some evidence that the defendant acted" in this manner.
Graham v. State, 301 Ga. 675, 677 (804 S.E.2d 113)
(2017). "And '[i]t is a question of law for the
courts to determine whether the defendant presented any
evidence of sufficient provocation to excite the passions of
a reasonable person.'" Id. (quoting
Campbell v. State, 292 Ga. 766, 767 (740 S.E.2d 115)
long held that "words alone, regardless of the degree of
their insulting nature, 'will not in any case justify the
excitement of passion so as to reduce the crime from murder
to manslaughter where the killing is done solely on
account of the indignation aroused by use of opprobrious
words.'" Brooks v. State, 249 Ga. 583,
585 (292 S.E.2d 694) (1982) (quoting Coleman v.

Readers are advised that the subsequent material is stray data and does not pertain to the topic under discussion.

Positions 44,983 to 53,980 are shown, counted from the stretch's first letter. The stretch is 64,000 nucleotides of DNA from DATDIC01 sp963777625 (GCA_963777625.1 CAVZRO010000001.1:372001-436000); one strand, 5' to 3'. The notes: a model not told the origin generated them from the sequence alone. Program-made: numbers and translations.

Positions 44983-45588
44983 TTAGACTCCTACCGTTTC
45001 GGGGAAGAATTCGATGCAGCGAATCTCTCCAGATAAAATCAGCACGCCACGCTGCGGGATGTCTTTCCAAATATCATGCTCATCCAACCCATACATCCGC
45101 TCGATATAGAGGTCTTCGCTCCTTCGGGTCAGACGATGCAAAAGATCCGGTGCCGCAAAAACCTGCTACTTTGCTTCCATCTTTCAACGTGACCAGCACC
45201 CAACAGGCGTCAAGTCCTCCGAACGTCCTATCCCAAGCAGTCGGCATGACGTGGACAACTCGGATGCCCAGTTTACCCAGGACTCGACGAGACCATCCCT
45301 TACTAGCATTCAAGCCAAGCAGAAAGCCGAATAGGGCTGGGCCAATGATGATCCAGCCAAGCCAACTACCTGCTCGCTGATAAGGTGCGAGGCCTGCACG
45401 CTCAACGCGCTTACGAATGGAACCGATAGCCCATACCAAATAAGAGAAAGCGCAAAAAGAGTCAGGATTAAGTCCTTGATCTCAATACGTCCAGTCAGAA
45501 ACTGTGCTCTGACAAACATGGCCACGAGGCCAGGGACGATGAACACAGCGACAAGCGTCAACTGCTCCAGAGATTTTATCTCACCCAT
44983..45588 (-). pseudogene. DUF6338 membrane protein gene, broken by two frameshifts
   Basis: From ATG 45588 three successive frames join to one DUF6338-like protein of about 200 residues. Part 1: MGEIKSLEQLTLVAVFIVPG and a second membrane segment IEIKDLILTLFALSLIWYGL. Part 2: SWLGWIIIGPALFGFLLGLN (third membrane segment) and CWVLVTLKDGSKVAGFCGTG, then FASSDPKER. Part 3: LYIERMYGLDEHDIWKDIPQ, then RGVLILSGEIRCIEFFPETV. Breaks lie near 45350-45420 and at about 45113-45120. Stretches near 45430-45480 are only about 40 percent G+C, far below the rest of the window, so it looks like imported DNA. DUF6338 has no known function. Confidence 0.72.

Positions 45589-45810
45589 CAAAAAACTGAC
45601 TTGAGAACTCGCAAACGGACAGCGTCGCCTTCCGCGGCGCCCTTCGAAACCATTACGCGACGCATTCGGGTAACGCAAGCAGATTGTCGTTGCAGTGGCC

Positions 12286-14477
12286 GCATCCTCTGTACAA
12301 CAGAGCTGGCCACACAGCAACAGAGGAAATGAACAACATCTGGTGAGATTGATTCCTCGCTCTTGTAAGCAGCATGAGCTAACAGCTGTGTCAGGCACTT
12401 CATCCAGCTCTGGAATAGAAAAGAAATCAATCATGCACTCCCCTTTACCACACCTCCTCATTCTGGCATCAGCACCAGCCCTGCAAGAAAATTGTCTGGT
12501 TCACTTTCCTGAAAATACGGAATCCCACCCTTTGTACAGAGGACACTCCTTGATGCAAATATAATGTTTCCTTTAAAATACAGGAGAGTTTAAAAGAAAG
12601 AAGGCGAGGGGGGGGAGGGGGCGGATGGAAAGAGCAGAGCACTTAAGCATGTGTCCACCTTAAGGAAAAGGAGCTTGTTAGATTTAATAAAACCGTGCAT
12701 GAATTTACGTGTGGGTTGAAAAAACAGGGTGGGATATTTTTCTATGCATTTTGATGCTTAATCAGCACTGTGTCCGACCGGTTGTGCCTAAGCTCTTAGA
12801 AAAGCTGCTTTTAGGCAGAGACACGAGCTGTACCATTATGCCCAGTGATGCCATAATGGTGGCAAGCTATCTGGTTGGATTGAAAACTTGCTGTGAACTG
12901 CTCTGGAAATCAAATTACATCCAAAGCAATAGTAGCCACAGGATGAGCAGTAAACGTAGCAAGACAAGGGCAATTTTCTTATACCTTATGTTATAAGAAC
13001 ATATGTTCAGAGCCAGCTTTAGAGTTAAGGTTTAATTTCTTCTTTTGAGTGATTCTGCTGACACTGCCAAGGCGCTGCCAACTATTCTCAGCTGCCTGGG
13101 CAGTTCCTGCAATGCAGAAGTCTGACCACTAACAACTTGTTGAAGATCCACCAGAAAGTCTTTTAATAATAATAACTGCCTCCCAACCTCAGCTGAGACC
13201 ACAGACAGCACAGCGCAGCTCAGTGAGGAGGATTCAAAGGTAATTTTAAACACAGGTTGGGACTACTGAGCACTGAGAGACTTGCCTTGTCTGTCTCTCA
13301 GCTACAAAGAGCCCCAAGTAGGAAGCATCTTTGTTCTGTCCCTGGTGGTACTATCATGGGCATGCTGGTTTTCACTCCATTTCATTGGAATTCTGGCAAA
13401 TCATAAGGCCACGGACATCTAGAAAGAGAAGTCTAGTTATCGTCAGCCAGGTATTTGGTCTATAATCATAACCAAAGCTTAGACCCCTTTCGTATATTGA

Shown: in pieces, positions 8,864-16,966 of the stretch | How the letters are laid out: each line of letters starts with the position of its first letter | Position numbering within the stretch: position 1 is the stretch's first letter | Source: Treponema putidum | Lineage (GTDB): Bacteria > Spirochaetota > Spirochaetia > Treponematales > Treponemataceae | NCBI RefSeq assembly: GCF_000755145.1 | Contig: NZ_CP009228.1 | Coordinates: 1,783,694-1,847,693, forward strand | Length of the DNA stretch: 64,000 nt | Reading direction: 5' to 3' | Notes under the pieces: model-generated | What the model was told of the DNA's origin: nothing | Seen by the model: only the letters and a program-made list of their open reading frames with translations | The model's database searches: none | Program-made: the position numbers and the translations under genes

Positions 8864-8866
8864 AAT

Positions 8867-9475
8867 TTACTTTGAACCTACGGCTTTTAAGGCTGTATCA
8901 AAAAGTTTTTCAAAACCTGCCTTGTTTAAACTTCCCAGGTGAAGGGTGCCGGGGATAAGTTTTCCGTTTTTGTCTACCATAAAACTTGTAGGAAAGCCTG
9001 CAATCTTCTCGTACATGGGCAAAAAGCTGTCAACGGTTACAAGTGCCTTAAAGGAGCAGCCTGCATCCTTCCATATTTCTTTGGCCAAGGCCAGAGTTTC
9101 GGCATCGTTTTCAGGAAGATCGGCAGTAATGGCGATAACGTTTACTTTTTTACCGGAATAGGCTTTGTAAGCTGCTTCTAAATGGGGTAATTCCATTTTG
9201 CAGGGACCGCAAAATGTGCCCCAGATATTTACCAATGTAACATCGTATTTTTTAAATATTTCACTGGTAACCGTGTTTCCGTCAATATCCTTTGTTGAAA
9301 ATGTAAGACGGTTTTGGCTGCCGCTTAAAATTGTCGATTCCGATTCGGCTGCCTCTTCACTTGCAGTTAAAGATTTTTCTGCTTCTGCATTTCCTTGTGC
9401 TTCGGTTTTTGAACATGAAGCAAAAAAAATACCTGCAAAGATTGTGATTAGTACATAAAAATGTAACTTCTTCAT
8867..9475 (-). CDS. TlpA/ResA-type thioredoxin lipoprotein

State, 149 Ga. 186, 186 (99 SE 627) (1919)) (emphasis in
original) (punctuation omitted); see also Paul v.
State, 274 Ga. 601, 605 (555 S.E.2d 716) (2001);
Pace v. State, 258 Ga. 225, 226 (367 S.E.2d 803)
(1988). We have recognized, however, a limited exception to
this rule for words informing a defendant of "adulterous
conduct." Brooks, 249 Ga. at 585. In that one
circumstance, we have held that words alone may constitute
the "serious provocation sufficient to excite" a
"sudden, violent and irresistible passion"
sufficient to require a jury charge on voluntary
Brooks, for example, we found that because the
victim taunted her husband "with a graphic description
of her sexual activities with other men, " her
"adulterous conduct rather than the words describing
this conduct" authorized a jury charge on voluntary
manslaughter. Id. We reiterated this point in
Lynn v. State, finding that the victim's
statements to the defendant that she "recently had been
unfaithful to him, " was having affairs with other men,
and that she could not be satisfied by only one man
"might properly have formed a basis for the jury to ...